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Fun with Coins

Fun with Coins

By Q. David Bowers, Founder

From Rare Coin Review #52, June-September 1984

Over the years I have written numerous articles in various publications with my take on the “world’s greatest hobby” and encouraging readers to enjoy coins as much as I do. In fact, my weekly column in Coin World is titled “The Joys of Collecting.” In Rare Coin Review #52 from 1984, I found a typical QDB article, somewhat blandly titled “Some Thoughts on Coin Collecting.” 

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Coin Quiz from Coin Collector #49, December 16, 1996: What Can The Date Be?

Coin Quiz from Coin Collector #49, December 16, 1996: What Can The Date Be?

By Q. David Bowers, Founder

There are many instances in American numismatics in which a coin can be viewed from the reverse (or dateless side) and because the reverse is so distinctive, the obverse date can be determined -- that is if you have a good knowledge of die varieties and types.

Here I will give clues concerning five (well, six with the bonus question) different United States coins that can be identified by their reverses. See how many you can get.

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The End of the First Mint

The End of the First Mint

By Q. David Bowers, Founder

It is always interesting for me to read old publications and see what the “news” was in numismatics at various times. The following was taken from the September 1911 issue of The Numismatist:

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Dr. James Mease: Descriptions of Early Coinage

Dr. James Mease: Descriptions of Early Coinage

By Q. David Bowers, Founder

Last week I told of James Mease, M.D., of Philadelphia, one of America’s pioneer numismatists who wrote about the Mint in 1811. This week I go into my archives for an article published by us in 1997:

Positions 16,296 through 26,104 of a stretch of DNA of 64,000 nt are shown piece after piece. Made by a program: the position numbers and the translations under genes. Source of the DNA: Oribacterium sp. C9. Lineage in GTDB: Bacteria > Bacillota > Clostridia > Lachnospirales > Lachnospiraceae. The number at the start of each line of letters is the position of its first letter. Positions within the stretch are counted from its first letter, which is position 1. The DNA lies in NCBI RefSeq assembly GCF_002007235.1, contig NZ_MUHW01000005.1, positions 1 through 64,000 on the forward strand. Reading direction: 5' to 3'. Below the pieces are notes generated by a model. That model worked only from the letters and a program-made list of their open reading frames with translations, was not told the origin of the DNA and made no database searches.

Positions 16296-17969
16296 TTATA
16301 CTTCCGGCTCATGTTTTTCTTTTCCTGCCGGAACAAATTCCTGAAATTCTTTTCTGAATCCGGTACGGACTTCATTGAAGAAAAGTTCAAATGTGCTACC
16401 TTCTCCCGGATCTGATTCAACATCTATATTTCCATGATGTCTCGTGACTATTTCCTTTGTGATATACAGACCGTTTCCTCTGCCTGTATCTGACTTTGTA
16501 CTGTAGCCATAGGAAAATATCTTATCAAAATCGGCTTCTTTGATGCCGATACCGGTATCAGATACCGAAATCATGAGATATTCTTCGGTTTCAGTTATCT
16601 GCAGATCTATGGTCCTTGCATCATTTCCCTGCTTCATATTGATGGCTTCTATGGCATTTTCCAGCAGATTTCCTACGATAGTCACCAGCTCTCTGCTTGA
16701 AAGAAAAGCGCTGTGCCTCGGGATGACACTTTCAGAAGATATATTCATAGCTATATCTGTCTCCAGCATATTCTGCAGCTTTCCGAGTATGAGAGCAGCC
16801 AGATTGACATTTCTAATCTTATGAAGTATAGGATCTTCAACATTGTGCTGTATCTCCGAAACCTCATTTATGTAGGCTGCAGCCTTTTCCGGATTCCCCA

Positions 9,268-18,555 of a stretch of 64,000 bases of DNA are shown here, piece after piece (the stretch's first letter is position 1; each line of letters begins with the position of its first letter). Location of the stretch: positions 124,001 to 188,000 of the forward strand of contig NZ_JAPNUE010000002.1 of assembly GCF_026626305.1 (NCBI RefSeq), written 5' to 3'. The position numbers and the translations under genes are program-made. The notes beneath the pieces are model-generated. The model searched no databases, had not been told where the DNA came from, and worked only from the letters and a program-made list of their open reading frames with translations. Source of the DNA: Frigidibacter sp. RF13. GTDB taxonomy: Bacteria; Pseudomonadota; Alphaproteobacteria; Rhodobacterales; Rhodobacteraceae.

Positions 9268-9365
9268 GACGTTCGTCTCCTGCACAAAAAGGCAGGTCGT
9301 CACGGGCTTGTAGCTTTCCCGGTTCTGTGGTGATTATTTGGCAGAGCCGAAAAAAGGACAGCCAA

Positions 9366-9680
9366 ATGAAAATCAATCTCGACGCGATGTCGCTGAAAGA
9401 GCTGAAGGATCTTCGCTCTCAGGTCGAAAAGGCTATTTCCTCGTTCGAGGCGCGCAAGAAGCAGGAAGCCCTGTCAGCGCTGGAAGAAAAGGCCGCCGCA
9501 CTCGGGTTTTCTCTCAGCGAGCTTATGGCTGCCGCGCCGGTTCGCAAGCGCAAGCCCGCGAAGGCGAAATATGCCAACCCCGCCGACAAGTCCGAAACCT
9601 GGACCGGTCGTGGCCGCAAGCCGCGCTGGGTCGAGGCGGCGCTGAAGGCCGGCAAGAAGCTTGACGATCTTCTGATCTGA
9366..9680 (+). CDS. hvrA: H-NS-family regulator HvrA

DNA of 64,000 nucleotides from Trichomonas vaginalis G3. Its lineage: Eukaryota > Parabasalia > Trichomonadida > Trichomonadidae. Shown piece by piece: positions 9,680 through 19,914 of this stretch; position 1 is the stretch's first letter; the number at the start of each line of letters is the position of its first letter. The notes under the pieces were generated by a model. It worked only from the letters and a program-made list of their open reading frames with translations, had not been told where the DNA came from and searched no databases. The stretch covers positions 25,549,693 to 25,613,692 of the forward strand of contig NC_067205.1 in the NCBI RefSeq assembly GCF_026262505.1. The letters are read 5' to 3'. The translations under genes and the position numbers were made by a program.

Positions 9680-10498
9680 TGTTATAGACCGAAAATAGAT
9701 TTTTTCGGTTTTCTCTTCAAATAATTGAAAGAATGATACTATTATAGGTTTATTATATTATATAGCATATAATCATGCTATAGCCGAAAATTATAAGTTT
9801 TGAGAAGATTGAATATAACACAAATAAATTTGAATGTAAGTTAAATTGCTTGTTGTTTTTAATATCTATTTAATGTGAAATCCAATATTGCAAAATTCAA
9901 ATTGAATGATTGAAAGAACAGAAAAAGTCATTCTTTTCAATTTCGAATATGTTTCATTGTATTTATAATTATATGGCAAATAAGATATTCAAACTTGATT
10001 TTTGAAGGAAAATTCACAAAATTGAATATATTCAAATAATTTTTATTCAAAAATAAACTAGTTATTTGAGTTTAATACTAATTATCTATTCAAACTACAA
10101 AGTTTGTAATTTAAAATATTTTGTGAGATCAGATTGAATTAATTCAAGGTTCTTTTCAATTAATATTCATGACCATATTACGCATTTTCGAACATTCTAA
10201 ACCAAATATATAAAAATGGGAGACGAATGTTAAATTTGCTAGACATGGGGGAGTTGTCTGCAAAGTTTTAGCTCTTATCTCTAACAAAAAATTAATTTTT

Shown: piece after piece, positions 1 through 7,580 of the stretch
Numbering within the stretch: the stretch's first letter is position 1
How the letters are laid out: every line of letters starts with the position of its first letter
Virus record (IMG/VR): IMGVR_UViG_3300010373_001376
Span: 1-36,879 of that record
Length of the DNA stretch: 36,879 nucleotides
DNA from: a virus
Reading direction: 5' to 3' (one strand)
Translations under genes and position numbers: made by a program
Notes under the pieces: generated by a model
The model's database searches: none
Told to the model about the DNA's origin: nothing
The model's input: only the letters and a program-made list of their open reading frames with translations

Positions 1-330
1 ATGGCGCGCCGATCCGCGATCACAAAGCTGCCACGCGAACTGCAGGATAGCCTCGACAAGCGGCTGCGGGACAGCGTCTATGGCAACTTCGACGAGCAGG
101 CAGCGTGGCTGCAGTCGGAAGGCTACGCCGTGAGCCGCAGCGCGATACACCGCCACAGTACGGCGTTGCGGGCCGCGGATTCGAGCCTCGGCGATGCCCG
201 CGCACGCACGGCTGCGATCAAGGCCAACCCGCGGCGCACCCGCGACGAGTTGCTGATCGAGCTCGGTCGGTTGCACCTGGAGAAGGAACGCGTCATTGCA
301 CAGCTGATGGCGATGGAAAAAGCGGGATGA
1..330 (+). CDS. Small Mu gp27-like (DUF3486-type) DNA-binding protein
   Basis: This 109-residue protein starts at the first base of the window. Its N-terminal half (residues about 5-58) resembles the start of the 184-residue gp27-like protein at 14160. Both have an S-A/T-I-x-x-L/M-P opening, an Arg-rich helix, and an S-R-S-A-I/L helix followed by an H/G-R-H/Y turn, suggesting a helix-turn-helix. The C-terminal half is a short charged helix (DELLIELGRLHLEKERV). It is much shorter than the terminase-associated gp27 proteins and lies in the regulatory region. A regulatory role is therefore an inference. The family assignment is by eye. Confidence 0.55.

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Dr. James Mease:  A Candidate for the ANA Hall of Fame

Dr. James Mease: A Candidate for the ANA Hall of Fame

By Q. David Bowers, Founder

One of the most important figures in American numismatics is James Mease, M.D., of Philadelphia. In the early 19th century he was the first to publish important studies on the subject. Although he is known to and has been discussed in print by such modern scholars as David F. Fanning, Eric P. Newman, and Joel Orosz, he is unknown to perhaps 99% of numismatists active today.
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What a Great Week that Was!

What a Great Week that Was!

By Q. David Bowers, Founder

I left New Hampshire on Friday, August 1, headed for Illinois to spend the weekend with friends. Then on Monday afternoon, August 4, I arrived at the Stephens Convention Center in Chicago to begin a weeklong immersion in the World’s Fair of Money, perhaps more familiarly known as the American Numismatic Association summer convention.
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“Message from the President of the A.N.A.” Written 100 Years Ago

“Message from the President of the A.N.A.” Written 100 Years Ago

By Q. David Bowers, Founder

Greetings from Chicago and the American Numismatic Association’s World’s Fair of Money for 2014 (59 years and now 60 conventions after attending my first ANA convention in 1955., I think of the many ways the hobby has changed over my years in numismatics, as well as in the over 120 years since the ANA was formed in 1891. But, there are also many things remain the same, including the mission of the association. I like to review old numismatic publications, and came across this portion of the “Message from the President of the A.N.A.” written 100 years ago by Frank C. Duffield and printed in the January 1914 issue of The Numismatist. The younger set comes to the fore:

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A Point to Ponder

A Point to Ponder

By Q. David Bowers, Founder

Recently the Wall Street Journal had an article by Dr. Linda P. Fried, “Older, Healthier, and Happier.” The thesis was that over the past 100 years Americans have added 30 years to their typical lifespan. And, how true this is. In researching American history -- one of my favorite pastimes, censuses, accounts of activity, and the like from, say, the early and mid 19th century have relatively few people older than 70. Or, if they are older than 70, they do not seem to be particularly active. 
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